Figure 6Comparison of the Pearson correlation coefficient (ρ) distributions between models on the test set for a 20-fold cross-validation. The boxes are the interquartile of the distribution of ρ, the whiskers are the 5th and 95th percentiles, and the black line is the median. (a) Models in which the inputs are only voltage from the Figaro® TGS sensors. (b) Models in which the inputs include voltage from low-cost sensors and environmental variables (H2O, temperature and pressure). “Linear” represents the linear or multilinear model, “Poly” the polynomial model, “RF” the random forest model, “RF-h” the random forest hybridized with a polynomial regression and “MLP” the multilayer perceptron. Below each model, labels denote which TGS sensor was used: “C” is the TGS 2611-C00, “E” the TGS 2611-E00 and “C & E” both sensors at the same time. The red box plots represent the results of models with a test set size of 30 % of the total observations and the yellow ones a test set size of 50 %. Note that the y axis was limited in a range to distinguish the different models.


Figure 7 shows the MSD error decomposition for the different models and for the two training set sizes of 70 % and 50 %, respectively. We observed that the LCS component of the MSD (related to a phase misfit of the modeled series) is the principal source of error across the different models, regardless of the input used or the size of the training set, meaning that models have more difficulties to reproduce the phase of the spikes than their amplitude. A systematically higher LCS error was obtained when data from type-E sensors are used as input, and there is also a larger SDSD error with this type of sensor. For example, the largest LCS error was found with a training set of 70 % for the random forest models (LCSRF=4.67 ppm2, LCSRF=1.24 ppm2 and LCSRF=0.79 ppm2 with type-E sensor data, type-C sensor data and both types respectively) as well as for the RFH models, when compared with other models. Additionally, the inclusion of environmental variables had little effect on the model performance. This was clearly shown for the LCS error of the polynomial model, for a training set of 70 % of the data, which was identical with and without environmental variables as input (LCSpoly=3.0 ppm2 for the type-E sensor, LCSpoly=0.84 ppm2 for the type-C sensor and LCSpoly=0.7 ppm2 for both types). Reducing the size of the training set mostly affected the SDSD component, by slightly lowering the capability of models to reconstruct the amplitude of the CH4 spikes. For the non-parametric models, reducing the size of the training set also increased the bias error (SB), an effect that was partially mitigated with the inclusion of environmental variables. Amongst the non-parametric models, the MLP obtained a similar performance to the parametric polynomial model (MSDMLP=3.2 ppm2, MSDMLP=0.85 ppm2 and MSDMLP=0.7 ppm2 for type-E sensors, type-C sensors and both types together, respectively). To summarize, the choice of the sensor type used to train the models affected the reconstruction error more than the selection of the model. The type-C sensor data produced the lowest error compared to type-E, irrespective of the model used. Overall, the polynomial model gave a better performance than the non-parametric models. More detailed statistics are summarized in Tables A1 and A2.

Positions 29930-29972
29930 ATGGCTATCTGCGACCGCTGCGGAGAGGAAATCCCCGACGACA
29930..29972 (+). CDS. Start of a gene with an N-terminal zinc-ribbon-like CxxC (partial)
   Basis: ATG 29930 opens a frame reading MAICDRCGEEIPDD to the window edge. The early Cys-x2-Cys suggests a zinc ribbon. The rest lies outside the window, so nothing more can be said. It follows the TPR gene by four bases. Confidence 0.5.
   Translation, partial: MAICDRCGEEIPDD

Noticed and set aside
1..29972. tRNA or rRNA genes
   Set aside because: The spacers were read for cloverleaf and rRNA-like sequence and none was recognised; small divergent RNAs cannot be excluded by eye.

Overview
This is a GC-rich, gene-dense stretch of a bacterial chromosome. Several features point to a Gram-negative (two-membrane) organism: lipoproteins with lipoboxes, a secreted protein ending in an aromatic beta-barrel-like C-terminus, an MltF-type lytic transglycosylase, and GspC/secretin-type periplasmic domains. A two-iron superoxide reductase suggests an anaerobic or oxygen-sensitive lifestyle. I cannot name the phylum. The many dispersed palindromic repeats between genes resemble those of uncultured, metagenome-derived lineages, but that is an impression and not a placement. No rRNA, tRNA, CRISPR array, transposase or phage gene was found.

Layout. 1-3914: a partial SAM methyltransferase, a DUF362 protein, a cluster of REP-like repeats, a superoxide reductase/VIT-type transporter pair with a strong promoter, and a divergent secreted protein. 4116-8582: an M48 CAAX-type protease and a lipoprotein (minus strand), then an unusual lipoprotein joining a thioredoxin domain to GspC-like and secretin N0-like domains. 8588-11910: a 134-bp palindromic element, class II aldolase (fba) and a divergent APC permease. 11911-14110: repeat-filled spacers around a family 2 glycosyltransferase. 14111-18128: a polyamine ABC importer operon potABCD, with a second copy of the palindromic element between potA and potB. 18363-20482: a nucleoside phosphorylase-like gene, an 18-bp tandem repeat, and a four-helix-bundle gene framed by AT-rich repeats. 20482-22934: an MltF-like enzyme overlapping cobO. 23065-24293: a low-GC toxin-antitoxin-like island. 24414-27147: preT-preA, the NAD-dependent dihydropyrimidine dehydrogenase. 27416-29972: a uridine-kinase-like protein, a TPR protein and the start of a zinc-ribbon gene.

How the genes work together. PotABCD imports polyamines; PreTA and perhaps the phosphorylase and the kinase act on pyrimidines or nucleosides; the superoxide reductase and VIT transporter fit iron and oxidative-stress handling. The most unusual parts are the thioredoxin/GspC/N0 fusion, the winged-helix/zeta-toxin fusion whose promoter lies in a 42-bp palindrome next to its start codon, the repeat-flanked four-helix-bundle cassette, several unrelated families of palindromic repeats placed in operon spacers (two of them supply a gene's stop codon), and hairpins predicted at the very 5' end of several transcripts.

Figure 7Comparison of the mean standard deviation (MSD) across the different models on the test set for a 20-fold cross-validation. (a) Models with only voltage of TGS sensors as input. (b) Models including environmental variables and voltage of TGS sensors as input. Left panels show the performances on a training set size of 70 % and right panels a training set size of 50 % of the total observations. The stacked bars show the contribution of each component of the MSD to the total error. The lack of positive correlation weighted by σ (LCS) is shown in red, the difference in the magnitude fluctuation (SDSD) in orange and the simulation bias (SB) in green. Notation for the models is the same as for Fig. 6.


3.3 Results of parsimonious training tests

Figure 8 shows the result of the spike clustering. Based on spike similarity, we found nine clusters. The peaks with short durations (under 50 s) and containing only one spike were grouped into cluster C1 (signal amplitude (sa) ≤6 ppm) and cluster C3 (6 ppm  sa ≤12 ppm). Peaks with longer duration (over 50 s) were grouped into clusters C2 (sa ≤4 ppm) and C4 (4 ppm  sa ≤8 ppm). Peaks with very long duration (between 50 s to 1.5 min) were grouped into cluster C5. Peaks with a small concentration at the beginning (around 6 ppm) followed by a larger peak (up to 12 ppm) were grouped into cluster C6. Peaks with larger concentrations (≥12 ppm) and complex in shape were grouped into clusters C7, C8 and C9, respectively. The cluster regrouping the largest number of spikes (191) was C4, and the one with the smallest number of spikes (17) is C8.